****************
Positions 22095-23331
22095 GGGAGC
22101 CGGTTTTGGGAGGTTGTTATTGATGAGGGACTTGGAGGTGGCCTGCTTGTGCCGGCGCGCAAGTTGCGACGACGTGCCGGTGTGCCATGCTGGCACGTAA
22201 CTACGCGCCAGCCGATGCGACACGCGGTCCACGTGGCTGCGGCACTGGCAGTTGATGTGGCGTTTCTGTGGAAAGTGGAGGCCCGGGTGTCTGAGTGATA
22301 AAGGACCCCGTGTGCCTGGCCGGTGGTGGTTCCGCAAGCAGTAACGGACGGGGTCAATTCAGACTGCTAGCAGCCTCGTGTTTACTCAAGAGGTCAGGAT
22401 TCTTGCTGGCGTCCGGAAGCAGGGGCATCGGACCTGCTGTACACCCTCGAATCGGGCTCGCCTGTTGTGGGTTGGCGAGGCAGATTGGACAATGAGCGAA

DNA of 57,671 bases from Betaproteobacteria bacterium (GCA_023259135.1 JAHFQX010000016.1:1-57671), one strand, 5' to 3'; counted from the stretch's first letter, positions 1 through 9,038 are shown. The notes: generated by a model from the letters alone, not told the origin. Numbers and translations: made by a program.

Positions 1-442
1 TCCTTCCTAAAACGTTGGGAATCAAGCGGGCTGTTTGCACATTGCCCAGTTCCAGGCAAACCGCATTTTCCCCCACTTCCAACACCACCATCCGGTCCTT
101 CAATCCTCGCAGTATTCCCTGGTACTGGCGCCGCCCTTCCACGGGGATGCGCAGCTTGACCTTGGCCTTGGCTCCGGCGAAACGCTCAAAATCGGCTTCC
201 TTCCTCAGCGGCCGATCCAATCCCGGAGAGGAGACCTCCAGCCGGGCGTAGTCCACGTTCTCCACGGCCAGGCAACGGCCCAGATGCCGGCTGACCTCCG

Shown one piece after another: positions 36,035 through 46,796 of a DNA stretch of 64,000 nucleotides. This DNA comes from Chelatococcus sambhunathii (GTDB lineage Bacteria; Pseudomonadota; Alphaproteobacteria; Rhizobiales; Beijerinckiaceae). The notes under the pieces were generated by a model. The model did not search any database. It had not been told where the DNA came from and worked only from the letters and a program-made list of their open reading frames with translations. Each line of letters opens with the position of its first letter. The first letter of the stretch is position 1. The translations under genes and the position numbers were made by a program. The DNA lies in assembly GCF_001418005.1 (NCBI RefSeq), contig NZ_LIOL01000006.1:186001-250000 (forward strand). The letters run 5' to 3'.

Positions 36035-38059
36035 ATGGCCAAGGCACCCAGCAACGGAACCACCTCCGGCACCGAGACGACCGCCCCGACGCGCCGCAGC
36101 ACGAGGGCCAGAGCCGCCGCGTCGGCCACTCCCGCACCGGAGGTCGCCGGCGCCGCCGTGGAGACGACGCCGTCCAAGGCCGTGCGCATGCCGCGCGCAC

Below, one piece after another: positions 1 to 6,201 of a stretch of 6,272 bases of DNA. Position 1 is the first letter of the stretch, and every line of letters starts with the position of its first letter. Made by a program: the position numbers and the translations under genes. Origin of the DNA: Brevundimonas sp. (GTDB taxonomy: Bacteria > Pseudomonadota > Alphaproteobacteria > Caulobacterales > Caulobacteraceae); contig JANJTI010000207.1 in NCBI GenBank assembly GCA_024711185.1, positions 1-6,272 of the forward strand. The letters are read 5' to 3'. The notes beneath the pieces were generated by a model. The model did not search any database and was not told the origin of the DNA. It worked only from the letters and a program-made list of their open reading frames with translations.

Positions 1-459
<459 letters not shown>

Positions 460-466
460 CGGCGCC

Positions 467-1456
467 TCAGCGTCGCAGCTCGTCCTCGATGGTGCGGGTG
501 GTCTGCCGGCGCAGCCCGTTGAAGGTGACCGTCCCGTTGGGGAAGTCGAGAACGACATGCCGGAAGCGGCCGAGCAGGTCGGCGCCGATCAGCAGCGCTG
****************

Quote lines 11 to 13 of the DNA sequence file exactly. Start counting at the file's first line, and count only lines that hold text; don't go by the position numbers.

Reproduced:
201 TTCCTCAGCGGCCGATCCAATCCCGGAGAGGAGACCTCCAGCCGGGCGTAGTCCACGTTCTCCACGGCCAGGCAACGGCCCAGATGCCGGCTGACCTCCG

Shown one piece after another: positions 36,035 through 46,796 of a DNA stretch of 64,000 nucleotides. This DNA comes from Chelatococcus sambhunathii (GTDB lineage Bacteria; Pseudomonadota; Alphaproteobacteria; Rhizobiales; Beijerinckiaceae). The notes under the pieces were generated by a model. The model did not search any database. It had not been told where the DNA came from and worked only from the letters and a program-made list of their open reading frames with translations. Each line of letters opens with the position of its first letter. The first letter of the stretch is position 1. The translations under genes and the position numbers were made by a program. The DNA lies in assembly GCF_001418005.1 (NCBI RefSeq), contig NZ_LIOL01000006.1:186001-250000 (forward strand). The letters run 5' to 3'.

Positions 36035-38059